We must now ask ourselves whether we can continue to ignore the strong wish of same-sex couples to participate in an institution that so many in this State consider vital to our well-being and a cornerstone of the formation of a family. Can we justify our continuing to discriminate against individuals because of their sexual orientation? I believe the answer to these questions is that we cannot and should not.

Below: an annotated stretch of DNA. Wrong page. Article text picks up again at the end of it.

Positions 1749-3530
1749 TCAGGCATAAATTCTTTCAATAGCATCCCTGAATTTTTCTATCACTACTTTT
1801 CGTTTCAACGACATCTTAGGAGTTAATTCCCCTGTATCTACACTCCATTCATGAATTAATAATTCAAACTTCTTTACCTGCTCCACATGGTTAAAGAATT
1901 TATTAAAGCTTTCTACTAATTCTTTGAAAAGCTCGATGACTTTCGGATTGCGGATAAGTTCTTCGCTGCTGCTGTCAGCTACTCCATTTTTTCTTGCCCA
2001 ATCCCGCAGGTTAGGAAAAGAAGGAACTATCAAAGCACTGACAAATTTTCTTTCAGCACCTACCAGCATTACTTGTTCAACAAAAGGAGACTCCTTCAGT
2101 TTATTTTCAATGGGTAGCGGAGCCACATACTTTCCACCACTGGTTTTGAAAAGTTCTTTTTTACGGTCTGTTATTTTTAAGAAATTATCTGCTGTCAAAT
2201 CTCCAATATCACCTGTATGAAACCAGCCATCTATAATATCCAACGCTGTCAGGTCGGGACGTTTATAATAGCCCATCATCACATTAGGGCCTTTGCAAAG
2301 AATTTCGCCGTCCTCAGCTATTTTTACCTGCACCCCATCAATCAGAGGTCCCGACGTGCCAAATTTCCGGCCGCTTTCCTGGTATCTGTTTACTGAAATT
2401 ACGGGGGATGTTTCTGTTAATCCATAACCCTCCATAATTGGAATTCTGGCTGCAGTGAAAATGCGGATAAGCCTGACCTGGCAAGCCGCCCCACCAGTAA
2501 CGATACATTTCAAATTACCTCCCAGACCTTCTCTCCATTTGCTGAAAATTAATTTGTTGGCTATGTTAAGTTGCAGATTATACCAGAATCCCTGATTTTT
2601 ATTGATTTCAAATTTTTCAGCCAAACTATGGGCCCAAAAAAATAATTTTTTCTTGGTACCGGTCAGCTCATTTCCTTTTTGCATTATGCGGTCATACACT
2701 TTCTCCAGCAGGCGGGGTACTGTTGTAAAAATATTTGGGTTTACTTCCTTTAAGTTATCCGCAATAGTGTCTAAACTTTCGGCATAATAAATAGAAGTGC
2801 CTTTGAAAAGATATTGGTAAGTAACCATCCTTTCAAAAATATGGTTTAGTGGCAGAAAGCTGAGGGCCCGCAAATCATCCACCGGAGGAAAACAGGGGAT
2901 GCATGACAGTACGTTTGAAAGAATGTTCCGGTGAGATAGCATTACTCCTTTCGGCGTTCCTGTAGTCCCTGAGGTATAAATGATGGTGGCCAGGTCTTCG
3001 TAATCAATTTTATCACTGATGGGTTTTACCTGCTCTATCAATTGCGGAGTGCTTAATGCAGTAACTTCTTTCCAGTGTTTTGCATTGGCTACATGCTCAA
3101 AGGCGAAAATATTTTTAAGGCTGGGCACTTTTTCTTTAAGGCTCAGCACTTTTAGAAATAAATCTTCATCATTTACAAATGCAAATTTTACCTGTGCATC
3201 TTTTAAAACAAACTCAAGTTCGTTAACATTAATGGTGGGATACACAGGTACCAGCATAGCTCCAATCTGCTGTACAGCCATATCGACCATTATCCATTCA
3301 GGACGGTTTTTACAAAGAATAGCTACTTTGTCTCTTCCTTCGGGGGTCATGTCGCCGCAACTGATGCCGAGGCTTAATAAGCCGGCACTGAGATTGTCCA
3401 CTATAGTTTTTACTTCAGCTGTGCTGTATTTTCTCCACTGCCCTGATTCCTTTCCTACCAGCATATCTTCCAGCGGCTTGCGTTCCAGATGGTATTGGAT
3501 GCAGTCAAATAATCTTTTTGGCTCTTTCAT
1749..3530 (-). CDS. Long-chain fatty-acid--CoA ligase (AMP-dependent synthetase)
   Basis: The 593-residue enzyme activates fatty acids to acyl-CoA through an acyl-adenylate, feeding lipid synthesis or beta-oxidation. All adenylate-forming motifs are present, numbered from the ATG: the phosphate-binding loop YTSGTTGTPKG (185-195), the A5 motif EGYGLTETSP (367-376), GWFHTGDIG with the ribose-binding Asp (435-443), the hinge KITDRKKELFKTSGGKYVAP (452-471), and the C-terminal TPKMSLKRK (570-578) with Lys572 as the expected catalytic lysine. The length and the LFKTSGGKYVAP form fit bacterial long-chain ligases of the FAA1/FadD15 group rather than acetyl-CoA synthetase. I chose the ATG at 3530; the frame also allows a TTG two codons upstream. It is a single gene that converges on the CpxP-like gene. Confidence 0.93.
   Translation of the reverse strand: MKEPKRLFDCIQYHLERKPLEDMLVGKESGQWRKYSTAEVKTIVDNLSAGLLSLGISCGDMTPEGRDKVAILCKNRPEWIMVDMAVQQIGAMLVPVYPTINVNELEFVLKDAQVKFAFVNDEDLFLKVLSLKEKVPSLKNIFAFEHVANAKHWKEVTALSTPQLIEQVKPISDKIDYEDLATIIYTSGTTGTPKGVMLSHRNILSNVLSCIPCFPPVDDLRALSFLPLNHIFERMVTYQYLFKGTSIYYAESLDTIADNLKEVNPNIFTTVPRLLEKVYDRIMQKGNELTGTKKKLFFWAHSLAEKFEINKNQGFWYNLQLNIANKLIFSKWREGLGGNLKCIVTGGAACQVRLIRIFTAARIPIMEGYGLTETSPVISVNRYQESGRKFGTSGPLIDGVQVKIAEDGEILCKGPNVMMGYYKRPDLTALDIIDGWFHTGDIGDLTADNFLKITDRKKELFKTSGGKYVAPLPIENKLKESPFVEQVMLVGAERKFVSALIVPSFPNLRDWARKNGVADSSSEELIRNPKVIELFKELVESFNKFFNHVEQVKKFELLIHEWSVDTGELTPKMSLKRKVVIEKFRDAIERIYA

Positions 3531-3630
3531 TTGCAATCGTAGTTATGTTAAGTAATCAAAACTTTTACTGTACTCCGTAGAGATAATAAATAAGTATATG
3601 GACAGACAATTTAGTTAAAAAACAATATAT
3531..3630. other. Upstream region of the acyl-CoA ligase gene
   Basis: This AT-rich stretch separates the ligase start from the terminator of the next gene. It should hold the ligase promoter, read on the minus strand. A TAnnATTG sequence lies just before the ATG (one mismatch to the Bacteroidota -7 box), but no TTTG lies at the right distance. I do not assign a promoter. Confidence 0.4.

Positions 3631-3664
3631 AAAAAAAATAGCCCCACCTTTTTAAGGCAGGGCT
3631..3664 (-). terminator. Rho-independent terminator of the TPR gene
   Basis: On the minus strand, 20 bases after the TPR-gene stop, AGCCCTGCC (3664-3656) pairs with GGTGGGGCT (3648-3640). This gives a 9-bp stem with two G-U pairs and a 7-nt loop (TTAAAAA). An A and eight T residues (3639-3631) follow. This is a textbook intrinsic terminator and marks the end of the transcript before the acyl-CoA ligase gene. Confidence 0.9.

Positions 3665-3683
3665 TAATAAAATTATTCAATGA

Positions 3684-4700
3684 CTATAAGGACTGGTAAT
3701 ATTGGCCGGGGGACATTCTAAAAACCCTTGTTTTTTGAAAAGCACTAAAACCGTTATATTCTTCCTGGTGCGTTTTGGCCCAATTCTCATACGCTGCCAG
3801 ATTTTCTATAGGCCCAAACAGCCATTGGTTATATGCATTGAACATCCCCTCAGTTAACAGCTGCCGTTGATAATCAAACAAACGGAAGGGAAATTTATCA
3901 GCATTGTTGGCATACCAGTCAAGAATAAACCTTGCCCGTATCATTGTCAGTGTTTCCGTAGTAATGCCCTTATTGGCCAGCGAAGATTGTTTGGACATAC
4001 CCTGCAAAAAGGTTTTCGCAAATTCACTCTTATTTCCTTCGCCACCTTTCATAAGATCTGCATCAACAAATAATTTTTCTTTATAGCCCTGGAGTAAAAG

Our marriage laws have been framed for a different time. Now that we know that they exclude a particular group of people, now that we know that same-sex couples have a deep desire to be able to marry each another and now that so many other countries are acknowledging rights to equality in this area, we have a responsibility to address this issue. It is a question of fairness and equality. The planned referendum gives us the opportunity to renew our commitment to fairness and equality and to demonstrate that our society truly cherishes all of our people equally. I look forward to bringing the necessary legislative measures before this House to facilitate the holding of the required referendum. I hope that when it takes place, it will receive majority support from the people.